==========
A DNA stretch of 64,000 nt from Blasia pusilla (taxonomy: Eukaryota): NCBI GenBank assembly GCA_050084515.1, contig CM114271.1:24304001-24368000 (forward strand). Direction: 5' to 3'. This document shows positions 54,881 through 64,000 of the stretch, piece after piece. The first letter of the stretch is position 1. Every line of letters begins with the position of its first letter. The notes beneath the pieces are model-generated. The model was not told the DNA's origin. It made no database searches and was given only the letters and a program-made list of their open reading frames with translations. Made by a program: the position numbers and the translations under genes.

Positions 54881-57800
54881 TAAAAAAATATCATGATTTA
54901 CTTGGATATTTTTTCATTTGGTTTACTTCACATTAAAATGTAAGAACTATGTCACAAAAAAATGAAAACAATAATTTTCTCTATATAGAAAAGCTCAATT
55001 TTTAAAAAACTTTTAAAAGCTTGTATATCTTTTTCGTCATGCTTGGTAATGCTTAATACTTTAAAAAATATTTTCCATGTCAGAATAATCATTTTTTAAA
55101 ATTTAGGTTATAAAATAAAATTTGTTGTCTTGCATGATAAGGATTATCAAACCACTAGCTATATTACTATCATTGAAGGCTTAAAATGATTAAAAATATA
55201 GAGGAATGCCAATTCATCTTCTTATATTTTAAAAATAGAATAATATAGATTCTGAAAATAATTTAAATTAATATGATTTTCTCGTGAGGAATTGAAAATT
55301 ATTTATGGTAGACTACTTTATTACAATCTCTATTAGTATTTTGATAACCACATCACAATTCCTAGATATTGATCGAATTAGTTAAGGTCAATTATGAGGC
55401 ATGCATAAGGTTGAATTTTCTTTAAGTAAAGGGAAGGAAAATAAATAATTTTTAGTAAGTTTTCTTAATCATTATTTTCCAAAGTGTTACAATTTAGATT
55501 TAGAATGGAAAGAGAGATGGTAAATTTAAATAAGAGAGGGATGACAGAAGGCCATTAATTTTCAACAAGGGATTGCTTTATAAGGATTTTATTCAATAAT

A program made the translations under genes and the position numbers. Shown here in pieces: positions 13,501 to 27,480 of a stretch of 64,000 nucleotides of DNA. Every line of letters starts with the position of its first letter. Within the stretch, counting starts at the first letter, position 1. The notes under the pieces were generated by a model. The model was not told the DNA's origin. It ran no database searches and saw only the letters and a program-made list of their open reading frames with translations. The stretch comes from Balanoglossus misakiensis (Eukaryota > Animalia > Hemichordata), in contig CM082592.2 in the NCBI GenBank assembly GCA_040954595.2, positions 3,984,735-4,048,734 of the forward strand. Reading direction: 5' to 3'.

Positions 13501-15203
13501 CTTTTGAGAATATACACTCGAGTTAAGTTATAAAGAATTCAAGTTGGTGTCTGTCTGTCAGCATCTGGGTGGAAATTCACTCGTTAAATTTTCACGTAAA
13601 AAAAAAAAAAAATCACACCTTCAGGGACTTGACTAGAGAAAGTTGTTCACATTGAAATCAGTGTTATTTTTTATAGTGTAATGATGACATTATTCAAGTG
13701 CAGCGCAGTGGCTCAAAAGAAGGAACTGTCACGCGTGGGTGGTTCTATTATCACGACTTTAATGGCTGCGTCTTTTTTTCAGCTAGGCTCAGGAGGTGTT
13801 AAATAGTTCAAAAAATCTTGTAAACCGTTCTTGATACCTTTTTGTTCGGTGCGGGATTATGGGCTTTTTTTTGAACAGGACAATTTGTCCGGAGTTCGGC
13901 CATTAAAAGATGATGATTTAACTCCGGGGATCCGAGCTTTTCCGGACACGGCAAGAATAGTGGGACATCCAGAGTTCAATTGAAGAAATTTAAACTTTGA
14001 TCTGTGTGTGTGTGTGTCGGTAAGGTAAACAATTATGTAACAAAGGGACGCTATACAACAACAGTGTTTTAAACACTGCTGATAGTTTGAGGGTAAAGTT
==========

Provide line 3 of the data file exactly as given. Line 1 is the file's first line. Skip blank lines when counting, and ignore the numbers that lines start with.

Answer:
54881 TAAAAAAATATCATGATTTA